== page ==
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Photo courtesy of Nancy Nayor.

‘Barbarian,’ ‘Lisa Frankenstein’ Casting Director Nancy Nayor Opens Up About Genre Casting

Nancy Nayor might do a fair amount of work in the genre space, but don’t limit her to just that. While she is known for work in such horror flicks as Barbarian and The Exorcism of Emily Rose, there’s also action fare like the Adam Driver film 65 and Jennifer Lopez’ The Mother, so it’s not like you can pin her down to one thing.

Nayor has had an impressive career that began at Universal Pictures and saw her rising to Senior Vice President of Feature Casting before venturing out on her own. She recently worked on the latest season of the Amazon Prime series The Baxters, as well as the directorial debut of Robin Williams’ daughter Zelda, the Diablo Cody-scripted Lisa Frankenstein, now available to view on Peacock.

She spoke to us from her home office, where she was joined by Buster, the Pomeranian she “timeshares” with her stepson.

How did you get into casting in the first place?

I wanted to be an actress. I was in all my school plays in high school and college. I just loved being in theater, so I thought, “I want to go into theater in New York. But I want to learn what is needed of the actors, so I’m going to go in stealth and do an internship in casting and learn how to succeed in that field. Get the inside scoop.” I did my first internship at Manhattan Theatre Club, and within the first 24 hours, I decided that I love casting and that was going to be my path.

What was it that was so entrancing?

I had to interview a lot of actors for these equity principal interviews. I think it was a biannual requirement of all the Off-Broadway theaters for actors who either had no agent or didn’t have a good agent that they could meet the producers of the theater.

They put me in one of the smaller theaters with a table and chair and I was meeting everyone who was in line. I recognized a lot of those actors from seeing Broadway shows growing up and I thought, “Oh, my God, I don’t want to be in this line at 40, 50, 60 years old.” I thought, they’re so talented, I don’t want to compete with them, I’d rather see if I can help facilitate moving their career forward.

It’s amazing how many casting directors I’ve talked to started as actors.

I think it helps greatly in casting just to have a different dialogue with actors. A different understanding of the psyche of an actor. The challenges. The struggles. I think you have more compassion for the whole process, and I think it just makes you more well-rounded in the job.

It’s interesting, too, because every single casting director I’ve talked to has such a love of actors, and yet so many actors view them adversarially.

It’s true, we’re perceived as the gatekeepers, but we are always in the position of wanting to bring out the best performances, to help actors have the best environment. It makes life easy for everyone on both sides. I can be a hero with my producers and director to deliver someone wonderful who they love, so I want an actor to do well.

You do a lot of genre films. What led you down that road?

I was at Universal for the first 14 years of my career and was eventually SVP of feature casting there. In my first year in LA, I came out for two weeks to work on a Universal feature and stayed for 14 years. At the time, we had in-house deals with Spielberg, Oliver Stone, Spike Lee, Ron Howard and John Hughes — amazing filmmakers, and I got to work with all of them. That’s where I met Sam Raimi.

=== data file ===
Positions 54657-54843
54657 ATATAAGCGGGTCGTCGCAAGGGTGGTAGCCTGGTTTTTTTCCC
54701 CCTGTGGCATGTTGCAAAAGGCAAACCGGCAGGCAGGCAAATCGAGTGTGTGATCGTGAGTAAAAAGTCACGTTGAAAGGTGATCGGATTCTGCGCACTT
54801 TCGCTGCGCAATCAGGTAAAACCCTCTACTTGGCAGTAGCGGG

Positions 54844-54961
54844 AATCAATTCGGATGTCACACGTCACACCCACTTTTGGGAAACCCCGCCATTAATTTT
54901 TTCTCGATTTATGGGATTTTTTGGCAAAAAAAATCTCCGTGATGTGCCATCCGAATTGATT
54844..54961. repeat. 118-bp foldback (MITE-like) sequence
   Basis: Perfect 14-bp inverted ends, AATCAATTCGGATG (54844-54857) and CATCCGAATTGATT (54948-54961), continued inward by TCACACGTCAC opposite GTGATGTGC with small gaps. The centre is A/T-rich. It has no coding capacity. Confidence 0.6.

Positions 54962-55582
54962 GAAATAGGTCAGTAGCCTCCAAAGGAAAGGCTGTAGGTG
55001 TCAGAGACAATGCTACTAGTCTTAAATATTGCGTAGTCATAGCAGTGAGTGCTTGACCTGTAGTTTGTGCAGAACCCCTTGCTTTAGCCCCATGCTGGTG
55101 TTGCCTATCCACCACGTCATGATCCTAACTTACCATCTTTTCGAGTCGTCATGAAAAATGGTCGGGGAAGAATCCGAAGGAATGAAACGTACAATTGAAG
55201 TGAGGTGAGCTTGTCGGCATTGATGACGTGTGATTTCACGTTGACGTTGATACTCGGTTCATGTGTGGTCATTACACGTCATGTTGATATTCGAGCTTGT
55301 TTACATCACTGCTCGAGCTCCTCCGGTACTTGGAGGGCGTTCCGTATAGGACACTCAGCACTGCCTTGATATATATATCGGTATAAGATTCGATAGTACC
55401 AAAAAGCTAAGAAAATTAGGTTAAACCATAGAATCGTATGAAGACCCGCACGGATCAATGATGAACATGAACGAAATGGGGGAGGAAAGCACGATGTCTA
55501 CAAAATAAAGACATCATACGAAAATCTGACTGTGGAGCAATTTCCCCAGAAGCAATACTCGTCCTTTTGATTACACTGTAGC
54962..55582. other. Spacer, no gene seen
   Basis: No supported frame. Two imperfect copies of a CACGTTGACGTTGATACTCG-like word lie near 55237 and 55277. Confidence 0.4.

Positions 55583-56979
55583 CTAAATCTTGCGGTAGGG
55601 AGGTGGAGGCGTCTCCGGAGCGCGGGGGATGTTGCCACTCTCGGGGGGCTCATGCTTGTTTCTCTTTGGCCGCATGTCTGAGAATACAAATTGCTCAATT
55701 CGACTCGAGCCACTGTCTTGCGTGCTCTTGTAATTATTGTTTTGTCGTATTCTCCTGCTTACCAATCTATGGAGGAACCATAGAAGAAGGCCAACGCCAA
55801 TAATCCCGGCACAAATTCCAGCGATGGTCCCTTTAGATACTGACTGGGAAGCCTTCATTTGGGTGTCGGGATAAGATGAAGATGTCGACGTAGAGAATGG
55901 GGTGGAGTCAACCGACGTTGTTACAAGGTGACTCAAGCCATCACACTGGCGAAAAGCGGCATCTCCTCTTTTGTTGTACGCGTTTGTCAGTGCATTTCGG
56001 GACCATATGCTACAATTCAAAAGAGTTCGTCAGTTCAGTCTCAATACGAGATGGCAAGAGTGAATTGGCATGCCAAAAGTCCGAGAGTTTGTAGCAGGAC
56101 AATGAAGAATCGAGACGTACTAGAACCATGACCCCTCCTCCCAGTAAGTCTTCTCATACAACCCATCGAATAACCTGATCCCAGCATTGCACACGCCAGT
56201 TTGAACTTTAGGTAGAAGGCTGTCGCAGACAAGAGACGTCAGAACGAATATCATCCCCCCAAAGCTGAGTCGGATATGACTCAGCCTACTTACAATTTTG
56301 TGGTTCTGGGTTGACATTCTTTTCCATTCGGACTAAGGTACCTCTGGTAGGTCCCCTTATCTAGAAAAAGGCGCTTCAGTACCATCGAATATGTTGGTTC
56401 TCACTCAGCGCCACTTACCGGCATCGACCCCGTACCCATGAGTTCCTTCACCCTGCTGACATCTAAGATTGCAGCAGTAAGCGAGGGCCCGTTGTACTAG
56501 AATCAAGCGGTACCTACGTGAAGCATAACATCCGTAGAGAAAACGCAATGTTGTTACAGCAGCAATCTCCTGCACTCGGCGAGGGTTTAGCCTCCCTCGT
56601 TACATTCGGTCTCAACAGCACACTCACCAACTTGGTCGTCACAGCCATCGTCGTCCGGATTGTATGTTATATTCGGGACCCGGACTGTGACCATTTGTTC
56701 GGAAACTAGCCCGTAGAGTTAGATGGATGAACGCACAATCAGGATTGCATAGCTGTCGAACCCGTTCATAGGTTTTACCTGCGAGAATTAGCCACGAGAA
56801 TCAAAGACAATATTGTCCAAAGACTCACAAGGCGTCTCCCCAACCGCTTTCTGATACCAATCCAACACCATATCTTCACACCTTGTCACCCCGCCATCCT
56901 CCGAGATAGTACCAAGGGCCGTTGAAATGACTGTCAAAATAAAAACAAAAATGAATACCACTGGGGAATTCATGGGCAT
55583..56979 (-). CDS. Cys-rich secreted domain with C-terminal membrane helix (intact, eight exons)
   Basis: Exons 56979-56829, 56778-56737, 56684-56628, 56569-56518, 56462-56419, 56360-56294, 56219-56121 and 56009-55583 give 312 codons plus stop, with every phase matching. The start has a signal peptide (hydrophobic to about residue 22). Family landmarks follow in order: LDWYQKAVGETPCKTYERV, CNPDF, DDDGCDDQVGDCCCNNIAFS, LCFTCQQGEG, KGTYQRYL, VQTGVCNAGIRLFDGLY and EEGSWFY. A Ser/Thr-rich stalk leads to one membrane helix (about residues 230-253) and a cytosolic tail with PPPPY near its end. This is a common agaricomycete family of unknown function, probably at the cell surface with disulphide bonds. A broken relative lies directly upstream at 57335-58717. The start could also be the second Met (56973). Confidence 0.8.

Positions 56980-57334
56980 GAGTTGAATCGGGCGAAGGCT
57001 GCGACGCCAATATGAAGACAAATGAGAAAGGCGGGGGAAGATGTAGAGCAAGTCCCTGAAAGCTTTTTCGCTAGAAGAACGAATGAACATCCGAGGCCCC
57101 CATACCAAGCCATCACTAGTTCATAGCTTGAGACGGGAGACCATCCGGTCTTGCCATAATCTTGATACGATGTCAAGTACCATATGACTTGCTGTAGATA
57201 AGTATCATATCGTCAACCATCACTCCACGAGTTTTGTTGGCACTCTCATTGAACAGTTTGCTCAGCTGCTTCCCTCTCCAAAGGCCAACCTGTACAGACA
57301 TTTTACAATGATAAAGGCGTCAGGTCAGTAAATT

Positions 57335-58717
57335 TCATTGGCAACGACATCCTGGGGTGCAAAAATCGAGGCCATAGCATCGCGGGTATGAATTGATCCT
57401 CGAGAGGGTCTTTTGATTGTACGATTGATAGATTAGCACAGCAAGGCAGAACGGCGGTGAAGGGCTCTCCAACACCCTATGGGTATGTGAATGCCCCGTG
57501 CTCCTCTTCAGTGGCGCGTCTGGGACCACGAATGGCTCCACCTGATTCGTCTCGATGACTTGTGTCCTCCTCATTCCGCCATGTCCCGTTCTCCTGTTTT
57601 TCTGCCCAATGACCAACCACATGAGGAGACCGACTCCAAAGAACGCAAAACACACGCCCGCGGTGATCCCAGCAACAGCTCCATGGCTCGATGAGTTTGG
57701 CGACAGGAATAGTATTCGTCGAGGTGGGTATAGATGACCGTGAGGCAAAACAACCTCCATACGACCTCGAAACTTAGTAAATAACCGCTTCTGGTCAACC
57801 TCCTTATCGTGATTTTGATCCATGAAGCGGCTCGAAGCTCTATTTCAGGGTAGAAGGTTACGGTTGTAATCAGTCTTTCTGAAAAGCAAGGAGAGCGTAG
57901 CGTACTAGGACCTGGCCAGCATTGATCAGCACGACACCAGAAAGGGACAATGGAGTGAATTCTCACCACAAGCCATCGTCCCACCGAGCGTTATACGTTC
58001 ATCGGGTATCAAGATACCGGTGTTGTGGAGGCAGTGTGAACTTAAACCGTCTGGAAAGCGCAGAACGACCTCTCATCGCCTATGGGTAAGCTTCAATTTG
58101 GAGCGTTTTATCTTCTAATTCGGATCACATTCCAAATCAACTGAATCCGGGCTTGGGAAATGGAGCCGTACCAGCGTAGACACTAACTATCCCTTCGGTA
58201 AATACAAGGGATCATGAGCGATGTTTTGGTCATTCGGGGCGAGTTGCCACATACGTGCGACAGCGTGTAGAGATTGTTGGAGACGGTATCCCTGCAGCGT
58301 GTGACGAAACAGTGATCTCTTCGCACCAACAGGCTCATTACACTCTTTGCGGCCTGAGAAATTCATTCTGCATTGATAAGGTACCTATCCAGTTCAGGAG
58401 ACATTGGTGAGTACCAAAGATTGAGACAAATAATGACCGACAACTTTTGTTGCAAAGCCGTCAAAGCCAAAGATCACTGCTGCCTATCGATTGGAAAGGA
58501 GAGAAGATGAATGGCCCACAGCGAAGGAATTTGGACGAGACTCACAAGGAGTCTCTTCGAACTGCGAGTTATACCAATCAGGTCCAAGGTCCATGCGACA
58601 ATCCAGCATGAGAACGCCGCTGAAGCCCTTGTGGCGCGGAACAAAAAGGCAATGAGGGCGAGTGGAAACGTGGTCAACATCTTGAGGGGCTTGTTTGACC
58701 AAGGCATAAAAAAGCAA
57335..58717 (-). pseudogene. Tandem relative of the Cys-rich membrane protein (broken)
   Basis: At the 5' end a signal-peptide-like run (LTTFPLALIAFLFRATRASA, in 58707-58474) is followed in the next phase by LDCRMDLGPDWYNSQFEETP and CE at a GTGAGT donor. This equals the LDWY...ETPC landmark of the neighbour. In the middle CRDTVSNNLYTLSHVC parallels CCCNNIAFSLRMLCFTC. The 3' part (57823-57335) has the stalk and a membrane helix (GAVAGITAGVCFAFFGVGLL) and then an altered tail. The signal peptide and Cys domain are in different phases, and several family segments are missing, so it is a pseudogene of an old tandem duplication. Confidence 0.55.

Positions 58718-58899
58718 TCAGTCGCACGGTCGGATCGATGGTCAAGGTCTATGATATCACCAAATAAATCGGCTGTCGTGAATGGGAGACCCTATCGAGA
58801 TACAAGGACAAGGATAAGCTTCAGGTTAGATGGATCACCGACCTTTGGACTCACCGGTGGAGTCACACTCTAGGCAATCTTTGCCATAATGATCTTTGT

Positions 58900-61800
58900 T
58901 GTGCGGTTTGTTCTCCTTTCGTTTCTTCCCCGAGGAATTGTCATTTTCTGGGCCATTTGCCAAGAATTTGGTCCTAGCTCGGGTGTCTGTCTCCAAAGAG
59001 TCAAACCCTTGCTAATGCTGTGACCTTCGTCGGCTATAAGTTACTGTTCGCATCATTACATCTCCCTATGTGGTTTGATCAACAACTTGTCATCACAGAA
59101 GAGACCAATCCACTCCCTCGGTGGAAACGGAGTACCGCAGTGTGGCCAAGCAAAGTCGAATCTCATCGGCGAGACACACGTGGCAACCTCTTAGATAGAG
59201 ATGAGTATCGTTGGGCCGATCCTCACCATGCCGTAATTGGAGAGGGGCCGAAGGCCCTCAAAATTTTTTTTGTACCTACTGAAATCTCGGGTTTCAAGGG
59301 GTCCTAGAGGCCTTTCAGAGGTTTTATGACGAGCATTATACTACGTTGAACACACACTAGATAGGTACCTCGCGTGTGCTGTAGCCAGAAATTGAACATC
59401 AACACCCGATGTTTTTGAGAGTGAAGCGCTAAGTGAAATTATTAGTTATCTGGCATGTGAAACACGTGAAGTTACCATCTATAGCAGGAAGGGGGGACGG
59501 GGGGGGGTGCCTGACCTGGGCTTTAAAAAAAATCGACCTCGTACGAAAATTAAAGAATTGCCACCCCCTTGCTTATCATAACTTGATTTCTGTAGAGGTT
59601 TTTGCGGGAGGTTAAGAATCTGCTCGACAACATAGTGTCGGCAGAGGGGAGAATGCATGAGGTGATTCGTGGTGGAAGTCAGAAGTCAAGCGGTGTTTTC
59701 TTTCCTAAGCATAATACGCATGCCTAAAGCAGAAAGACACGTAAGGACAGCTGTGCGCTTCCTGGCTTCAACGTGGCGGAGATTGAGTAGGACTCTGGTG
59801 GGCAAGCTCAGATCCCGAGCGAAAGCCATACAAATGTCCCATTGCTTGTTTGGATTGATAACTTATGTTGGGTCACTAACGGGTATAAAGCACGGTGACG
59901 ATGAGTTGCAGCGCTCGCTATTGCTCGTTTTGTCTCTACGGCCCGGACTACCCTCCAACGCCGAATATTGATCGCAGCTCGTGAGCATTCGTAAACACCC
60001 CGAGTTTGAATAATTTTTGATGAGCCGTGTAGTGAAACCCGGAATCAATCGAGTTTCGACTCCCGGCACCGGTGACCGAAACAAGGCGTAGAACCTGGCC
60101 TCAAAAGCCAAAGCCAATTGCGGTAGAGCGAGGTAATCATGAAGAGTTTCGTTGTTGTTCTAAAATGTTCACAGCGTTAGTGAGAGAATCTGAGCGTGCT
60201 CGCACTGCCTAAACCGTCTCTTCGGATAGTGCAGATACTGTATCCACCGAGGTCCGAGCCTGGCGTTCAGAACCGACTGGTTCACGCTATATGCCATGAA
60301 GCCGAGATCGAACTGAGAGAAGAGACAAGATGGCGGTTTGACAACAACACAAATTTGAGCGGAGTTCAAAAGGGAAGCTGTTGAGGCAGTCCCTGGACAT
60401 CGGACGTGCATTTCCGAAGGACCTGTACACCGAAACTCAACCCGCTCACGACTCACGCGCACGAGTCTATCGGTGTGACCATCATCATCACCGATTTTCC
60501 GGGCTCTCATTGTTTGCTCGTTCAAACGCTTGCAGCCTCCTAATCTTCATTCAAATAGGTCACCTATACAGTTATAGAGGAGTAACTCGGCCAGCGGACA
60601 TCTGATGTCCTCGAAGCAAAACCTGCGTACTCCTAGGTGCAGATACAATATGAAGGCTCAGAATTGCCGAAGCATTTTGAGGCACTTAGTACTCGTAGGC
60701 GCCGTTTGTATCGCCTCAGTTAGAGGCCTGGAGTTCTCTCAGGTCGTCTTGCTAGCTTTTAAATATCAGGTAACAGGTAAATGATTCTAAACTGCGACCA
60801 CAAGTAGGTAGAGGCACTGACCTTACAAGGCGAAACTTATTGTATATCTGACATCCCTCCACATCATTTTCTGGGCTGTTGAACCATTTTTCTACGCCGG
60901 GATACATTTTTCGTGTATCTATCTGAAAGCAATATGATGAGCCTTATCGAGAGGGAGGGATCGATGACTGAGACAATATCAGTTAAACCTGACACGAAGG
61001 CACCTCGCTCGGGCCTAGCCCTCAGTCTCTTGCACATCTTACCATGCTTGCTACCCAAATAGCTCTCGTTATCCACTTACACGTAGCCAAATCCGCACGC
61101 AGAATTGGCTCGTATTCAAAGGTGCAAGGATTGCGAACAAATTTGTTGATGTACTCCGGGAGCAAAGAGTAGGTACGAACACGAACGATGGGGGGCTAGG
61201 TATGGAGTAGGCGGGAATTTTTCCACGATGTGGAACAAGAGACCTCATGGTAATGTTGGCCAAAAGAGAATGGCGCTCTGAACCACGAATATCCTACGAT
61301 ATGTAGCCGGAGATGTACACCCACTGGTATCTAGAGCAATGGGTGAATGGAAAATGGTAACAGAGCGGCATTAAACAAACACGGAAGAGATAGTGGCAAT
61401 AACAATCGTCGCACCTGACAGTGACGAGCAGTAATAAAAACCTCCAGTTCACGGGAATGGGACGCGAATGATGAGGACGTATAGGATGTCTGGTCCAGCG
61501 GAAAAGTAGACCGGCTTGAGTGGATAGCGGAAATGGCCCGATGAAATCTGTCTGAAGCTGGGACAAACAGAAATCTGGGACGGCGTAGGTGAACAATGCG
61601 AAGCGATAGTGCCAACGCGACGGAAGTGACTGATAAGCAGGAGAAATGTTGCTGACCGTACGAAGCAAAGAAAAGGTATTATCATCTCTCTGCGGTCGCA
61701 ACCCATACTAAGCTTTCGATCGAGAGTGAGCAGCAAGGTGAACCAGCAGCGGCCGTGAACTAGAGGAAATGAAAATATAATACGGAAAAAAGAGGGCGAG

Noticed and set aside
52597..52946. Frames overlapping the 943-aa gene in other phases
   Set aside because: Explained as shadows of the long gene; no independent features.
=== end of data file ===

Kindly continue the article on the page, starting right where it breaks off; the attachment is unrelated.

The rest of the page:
I cast The Whole Nine Yards and Road Trip, and then because I worked with Sam at Universal on Darkman, he brought me onto The Grudge, and then I did The Exorcism of Emily Rose within the same year. Those came out and just happened to be big hits, and it seemed to open the floodgates for the genre for me. I didn’t want to be ungrateful to have a niche, so I thought I would embrace it and just go along the genre journey.

It’s been a blast, and I do enjoy the combination of comedy and genre like Lisa Frankenstein or Barbarian. I did one recently with the Barbarian team called Companion, with Sophie Thatcher and Jack Quaid. It’s in the post, and it’s just hysterically funny.

Because of the nature of your work, I imagine you also discover a lot of talent, too.

I mean, it’s great. I put Gwyneth Paltrow on her first film ever, which was called Shout. I cast Tessa Thompson in her first film where she was one of the opening cameo kills in When a Stranger Calls. I think genre gives an opportunity for that over and over because you want to feel like you can relate to the people in the film, so you don’t need big movie stars.

I think that’s a trick for the audience to feel like, “this could be happening to me, this horrible story. This horror could be visiting my front door.” That’s why it’s not Brad Pitt starring in a horror film because I can’t relate.

That feels like it segues well into my last question, which is what piece of wisdom or advice would you give to someone coming in to audition for you?

I would say, be relaxed. I think a lot of times, back to your point at the beginning, this fear or this anxiousness or nervousness that comes up because you feel like, “Oh, this person’s not rooting for me or they don’t want to see me succeed,” but it’s the opposite.

We do want to see them succeed. That creates a tension that I think inhibits creativity a lot of the time. Also, to be bold. Not to be fearful of making a choice. Sometimes people are so concerned with making the wrong choice that they go vanilla instead of taking bold chances, which I think are the auditions that are the most memorable.

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